“As much as many Iraqi’s and Syrians dislike ISIS, they have greater problems with their own regimes. Because of this, they are willing to put up with what they view as the lesser of two evils”. These were the words of Afro-Middle East Centre (AMEC) researcher, Omar Shaukat, addressing the startling rise of the Islamic State (IS) group, known more commonly as ISIS.
Speaking to VOC Drivetime on the issue, he attributed the socio-economic situation in the Middle East as one of the major underlying factors that has led to the emergence of IS. He also pointed to more contemporary issues, such as recent conflicts in Afghanistan and Iraq, which have led to a rise in radicalized behavior and ideologies.
According to Shaukat, there was a growing “obsession” towards bringing about a drastic reshape of the Muslim world. The United States has been widely touted as being at the forefront of this reshape, and although admitting the U.S were playing their part, he insisted they were not solely to blame.
“The US, being a superpower, bears responsibility more so than other countries. But there is nothing that can be done unless there are local agents working on behalf of them,” he said.
IS have made headlines in recent months for its declaration of a self styled ‘Islamic caliphate’, which spans across Northern Iraq and Syria. Shaukat claimed the formation of the caliphate was something that had been in the works as early as 2006, when the group first declared an Islamic state in parts of Iraq. However, he said they were unable to expand until the conflict in Syria unfolded, providing them with ‘fertile ground’ to spread their boundaries.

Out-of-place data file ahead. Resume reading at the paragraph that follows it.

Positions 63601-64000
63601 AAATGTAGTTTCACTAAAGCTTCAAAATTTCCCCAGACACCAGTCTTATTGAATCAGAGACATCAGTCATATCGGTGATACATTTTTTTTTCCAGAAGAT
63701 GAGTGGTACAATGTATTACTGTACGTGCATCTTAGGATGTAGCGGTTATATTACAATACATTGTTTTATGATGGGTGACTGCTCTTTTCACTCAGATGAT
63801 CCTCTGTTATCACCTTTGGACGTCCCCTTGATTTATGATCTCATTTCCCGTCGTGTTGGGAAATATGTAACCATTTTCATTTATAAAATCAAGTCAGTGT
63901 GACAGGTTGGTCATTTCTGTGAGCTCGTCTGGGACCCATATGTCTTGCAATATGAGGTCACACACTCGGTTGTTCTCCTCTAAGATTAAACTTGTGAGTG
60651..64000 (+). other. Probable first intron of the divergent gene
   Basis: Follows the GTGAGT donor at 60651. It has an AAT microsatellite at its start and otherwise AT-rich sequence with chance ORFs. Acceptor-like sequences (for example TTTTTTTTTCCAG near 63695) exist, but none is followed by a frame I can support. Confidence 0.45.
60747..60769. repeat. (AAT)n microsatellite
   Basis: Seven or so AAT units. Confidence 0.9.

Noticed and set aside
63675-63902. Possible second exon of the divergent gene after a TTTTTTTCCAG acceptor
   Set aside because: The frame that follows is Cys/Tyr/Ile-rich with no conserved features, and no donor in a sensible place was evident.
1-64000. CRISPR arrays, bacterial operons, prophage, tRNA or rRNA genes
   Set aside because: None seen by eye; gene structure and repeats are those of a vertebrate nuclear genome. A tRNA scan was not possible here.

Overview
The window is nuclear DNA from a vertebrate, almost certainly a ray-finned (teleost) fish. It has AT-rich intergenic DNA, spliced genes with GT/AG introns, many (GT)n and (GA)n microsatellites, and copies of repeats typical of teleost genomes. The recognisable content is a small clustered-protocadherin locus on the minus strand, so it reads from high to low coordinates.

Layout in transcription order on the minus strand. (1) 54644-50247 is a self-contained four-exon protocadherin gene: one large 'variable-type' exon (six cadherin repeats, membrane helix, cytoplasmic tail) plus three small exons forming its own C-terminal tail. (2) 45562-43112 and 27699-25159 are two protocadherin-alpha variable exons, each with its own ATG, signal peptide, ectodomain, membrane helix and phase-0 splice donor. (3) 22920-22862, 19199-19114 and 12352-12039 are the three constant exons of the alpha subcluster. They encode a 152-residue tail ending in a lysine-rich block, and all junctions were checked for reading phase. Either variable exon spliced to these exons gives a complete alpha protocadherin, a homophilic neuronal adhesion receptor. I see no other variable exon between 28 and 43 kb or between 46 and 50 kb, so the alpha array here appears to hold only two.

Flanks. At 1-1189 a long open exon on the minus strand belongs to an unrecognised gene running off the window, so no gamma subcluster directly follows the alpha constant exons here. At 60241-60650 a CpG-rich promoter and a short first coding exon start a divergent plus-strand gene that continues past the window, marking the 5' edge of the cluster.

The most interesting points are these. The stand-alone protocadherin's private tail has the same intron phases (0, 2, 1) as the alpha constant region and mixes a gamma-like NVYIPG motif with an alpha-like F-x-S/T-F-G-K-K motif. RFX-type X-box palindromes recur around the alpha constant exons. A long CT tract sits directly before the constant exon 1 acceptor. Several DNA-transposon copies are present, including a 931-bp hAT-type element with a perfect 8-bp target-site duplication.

They have further provoked anger with the beheading of US journalists Steven Sotloff, and James Foley. Videos of the executions were widely circulated on the internet, and were described as a message to the US for its airstrikes on IS rebels in Iraq.
However, Shauket questioned whether the videos were actually as perpetuated. He suggested that the beheadings may have been released as a propaganda tool, directed towards the group’s own supporters.
“I imagine they don’t think the US are going to back off from these strikes. So for them, they are not really sending a message to the US. Rather, I think it was intended for their own audience,” he suggested.
He said they were well aware the killings would be met with harsh reactions, and were actually banking on this to snowball into something bigger.
“They don’t necessarily think of all the details of how it would work out, but the larger point is they want to get something started,” he said.
From a political strategy perspective, he was skeptical whether military strikes were a solution to the problem, particularly with many of the refugee population in Syria becoming more radicalized, and sympathetic towards the IS cause. He suggested the best way to tackle the crisis, would be to put greater effort towards rehabilitating the refugee population.
“The US itself cannot do this. This needs to be a wider, regional effort,” he said.
Omar Shaukat delivered a pre-Khutbah lecture at the Claremont Main Road Mosque on Friday, addressing the history, ideology, and trajectory of the IS. VOC (Mubeen Banderker)